It’s All About Winning… but for Who?

By July 13, 2021No Comments
winning in sales

As sales professionals, we need to be able to answer three key questions: 1) What do we sell? Easy. 2) What business value are we bringing to our client? And 3) Who wins? Here is the challenge… how well can you answer the last two? If you do not have clarity around these questions, you might just be “traveling in hope,” which is not the most reliable sales strategy.

Let’s take a closer look at business value.

When we focus on this, it needs to be framed as the value our solution or service is going to deliver to our client. It is not about us and the features of our solutions. What is the value to our client? Are we enabling our client to increase revenues, profits, enter new markets, and beat their competitors? Or are we simply enabling our client to improve operations and lower costs? Maybe it is a combination of these.

Researching and developing a point of view on what we believe to be business value is crucial.

Next, let’s consider who wins.

Who is it that we need to convince? When responding to a known need, maybe through an RFP/RFI process, the project and procurement team charged with selecting a supplier must be convinced. But what about when we are aiming to create new business value for our client? This might involve those outside the client evaluation team. So, we need to align our proposition with a business priority of one or more senior client executives that have the power to assign budget, commit resources, and most importantly, say YES to our business proposition – the real decision makers.

How do we do that?

Every senior executive works with a handful of annual key business objectives. Our job as sales professionals is to know what these are for the executives we choose to target.

Using existing relationships with our supporters, annual reports, social media, chairman and CEO statements, etc. we can start to understand which priorities our client organization will be focusing on in the coming year.

Then, by mapping our client organization, we can determine who the key decision makers would be that could say yes to our business value proposition. Once they have been identified, we need to baseline our current relationships with these individuals.

From there, we need to establish how these corporate priorities manifest for each of our target executives in terms of creating their business priorities.

To be successful, our value proposition needs to help enable our target executives to achieve at least one of their business priorities. This will get them to meet with us.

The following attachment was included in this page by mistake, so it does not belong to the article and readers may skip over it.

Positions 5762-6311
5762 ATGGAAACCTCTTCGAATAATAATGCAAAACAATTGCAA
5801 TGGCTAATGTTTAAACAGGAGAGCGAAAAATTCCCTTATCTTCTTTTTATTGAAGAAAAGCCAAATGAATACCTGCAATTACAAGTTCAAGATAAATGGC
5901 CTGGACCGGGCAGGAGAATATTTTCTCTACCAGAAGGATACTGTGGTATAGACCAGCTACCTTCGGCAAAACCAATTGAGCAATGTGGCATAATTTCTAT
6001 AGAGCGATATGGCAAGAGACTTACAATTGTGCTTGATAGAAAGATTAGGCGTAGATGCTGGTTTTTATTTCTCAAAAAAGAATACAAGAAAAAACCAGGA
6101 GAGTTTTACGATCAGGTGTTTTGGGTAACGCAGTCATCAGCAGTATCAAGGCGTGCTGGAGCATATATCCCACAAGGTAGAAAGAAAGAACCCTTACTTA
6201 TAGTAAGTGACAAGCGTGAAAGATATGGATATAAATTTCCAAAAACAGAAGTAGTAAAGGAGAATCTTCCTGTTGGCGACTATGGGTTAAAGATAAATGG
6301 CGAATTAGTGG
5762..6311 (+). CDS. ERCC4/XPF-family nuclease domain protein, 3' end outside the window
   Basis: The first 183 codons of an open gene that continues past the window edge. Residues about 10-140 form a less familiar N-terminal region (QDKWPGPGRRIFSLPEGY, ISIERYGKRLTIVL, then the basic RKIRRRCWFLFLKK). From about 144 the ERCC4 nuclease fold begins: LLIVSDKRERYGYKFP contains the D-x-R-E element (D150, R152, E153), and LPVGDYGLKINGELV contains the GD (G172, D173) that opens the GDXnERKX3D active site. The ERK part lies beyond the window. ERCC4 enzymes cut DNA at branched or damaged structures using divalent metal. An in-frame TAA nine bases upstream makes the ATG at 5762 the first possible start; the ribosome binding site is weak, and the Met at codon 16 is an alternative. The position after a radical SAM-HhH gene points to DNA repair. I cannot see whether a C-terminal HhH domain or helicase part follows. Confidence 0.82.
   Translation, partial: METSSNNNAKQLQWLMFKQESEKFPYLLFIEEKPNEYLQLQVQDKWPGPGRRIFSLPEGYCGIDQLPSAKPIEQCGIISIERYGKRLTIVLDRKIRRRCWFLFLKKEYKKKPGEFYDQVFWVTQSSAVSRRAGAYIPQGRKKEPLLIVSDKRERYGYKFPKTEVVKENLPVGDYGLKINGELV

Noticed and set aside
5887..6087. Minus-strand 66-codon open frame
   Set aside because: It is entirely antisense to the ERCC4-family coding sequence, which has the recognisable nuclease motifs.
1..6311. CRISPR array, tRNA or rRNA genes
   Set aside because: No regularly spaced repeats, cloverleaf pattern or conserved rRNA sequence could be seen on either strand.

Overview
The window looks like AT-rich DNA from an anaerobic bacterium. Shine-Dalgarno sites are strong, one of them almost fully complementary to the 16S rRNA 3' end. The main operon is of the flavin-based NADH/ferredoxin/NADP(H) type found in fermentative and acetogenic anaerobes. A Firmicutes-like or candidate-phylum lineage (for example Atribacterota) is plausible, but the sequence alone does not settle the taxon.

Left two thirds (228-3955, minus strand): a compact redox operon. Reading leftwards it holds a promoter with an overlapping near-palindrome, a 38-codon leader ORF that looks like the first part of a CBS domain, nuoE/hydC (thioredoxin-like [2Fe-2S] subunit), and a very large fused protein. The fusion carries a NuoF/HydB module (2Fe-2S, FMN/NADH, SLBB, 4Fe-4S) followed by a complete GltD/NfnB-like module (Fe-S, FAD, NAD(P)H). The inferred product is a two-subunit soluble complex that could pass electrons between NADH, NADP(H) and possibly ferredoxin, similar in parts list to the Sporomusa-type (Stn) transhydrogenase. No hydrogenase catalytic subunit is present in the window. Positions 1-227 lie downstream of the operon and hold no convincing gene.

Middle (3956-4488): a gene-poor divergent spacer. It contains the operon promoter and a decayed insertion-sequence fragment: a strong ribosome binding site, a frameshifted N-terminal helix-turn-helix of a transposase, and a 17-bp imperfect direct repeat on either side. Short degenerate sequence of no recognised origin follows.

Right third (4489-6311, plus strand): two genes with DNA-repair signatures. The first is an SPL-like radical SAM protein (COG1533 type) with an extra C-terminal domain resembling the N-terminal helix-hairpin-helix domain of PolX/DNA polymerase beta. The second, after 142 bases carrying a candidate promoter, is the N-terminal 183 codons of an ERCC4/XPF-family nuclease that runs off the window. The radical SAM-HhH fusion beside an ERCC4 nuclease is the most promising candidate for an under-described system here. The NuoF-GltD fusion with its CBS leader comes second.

From here, we move into our executive engagement planning. Meet key client executives to share our point of view of their business. Identify the challenges and opportunities that we have researched. Present the business value we believe we can deliver. All in the name of exciting them to gain their commitment of working with us.

Demonstrating how we can help them achieve their business priorities builds trust and confidence in us as a person. But to really be successful, we don’t stop there. We push beyond their business priorities. We seek to understand their personal agendas. The project or initiative we are proposing can also have a personal gain for them if it proceeds.

An approach I have used many times comes in towards the end of a business conversation. I explain we believe we understand all the key requirements the client has for the project or initiative. Having worked hard and gained their trust, they will often be open to sharing a view into their personal agenda. This is where I try to hook into that and how exciting this project is and what it can do for them personally, be it success, significance, or security.

When we leverage our value proposition to achieve both business priorities and advance their personal agendas, we can differentiate from competitors and increase momentum towards successful deal closure.

Now, when you ask yourself, “who wins?” you will always know it is the client.

 

Personal Challenge:
Early in the sales process, try to answer our three key questions from this article. It’s ok not to know the answers about business value or who wins in the early stages. If you do not know, that just means you have to put in the work to uncover the client’s business priorities, align your value proposition to these, and seek insight to their personal agendas to align to.

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